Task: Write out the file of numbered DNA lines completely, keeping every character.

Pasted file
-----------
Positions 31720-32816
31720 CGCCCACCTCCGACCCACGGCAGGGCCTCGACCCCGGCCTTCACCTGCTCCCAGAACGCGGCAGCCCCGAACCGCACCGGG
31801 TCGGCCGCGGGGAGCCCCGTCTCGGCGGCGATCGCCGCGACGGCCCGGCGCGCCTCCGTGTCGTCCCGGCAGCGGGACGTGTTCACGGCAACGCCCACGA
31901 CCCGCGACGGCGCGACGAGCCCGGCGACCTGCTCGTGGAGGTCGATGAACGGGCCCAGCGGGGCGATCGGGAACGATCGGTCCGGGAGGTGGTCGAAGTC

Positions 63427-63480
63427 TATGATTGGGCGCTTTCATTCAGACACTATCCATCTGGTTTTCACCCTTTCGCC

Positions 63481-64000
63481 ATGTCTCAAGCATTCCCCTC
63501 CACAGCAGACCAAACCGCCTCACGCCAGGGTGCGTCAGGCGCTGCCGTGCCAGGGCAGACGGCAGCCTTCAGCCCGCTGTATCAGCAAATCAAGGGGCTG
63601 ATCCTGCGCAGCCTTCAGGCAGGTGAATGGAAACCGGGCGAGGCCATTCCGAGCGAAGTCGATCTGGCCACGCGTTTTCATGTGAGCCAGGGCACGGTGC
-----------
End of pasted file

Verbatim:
Positions 31720-32816
31720 CGCCCACCTCCGACCCACGGCAGGGCCTCGACCCCGGCCTTCACCTGCTCCCAGAACGCGGCAGCCCCGAACCGCACCGGG
31801 TCGGCCGCGGGGAGCCCCGTCTCGGCGGCGATCGCCGCGACGGCCCGGCGCGCCTCCGTGTCGTCCCGGCAGCGGGACGTGTTCACGGCAACGCCCACGA
31901 CCCGCGACGGCGCGACGAGCCCGGCGACCTGCTCGTGGAGGTCGATGAACGGGCCCAGCGGGGCGATCGGGAACGATCGGTCCGGGAGGTGGTCGAAGTC

Positions 63427-63480
63427 TATGATTGGGCGCTTTCATTCAGACACTATCCATCTGGTTTTCACCCTTTCGCC

Positions 63481-64000
63481 ATGTCTCAAGCATTCCCCTC
63501 CACAGCAGACCAAACCGCCTCACGCCAGGGTGCGTCAGGCGCTGCCGTGCCAGGGCAGACGGCAGCCTTCAGCCCGCTGTATCAGCAAATCAAGGGGCTG
63601 ATCCTGCGCAGCCTTCAGGCAGGTGAATGGAAACCGGGCGAGGCCATTCCGAGCGAAGTCGATCTGGCCACGCGTTTTCATGTGAGCCAGGGCACGGTGC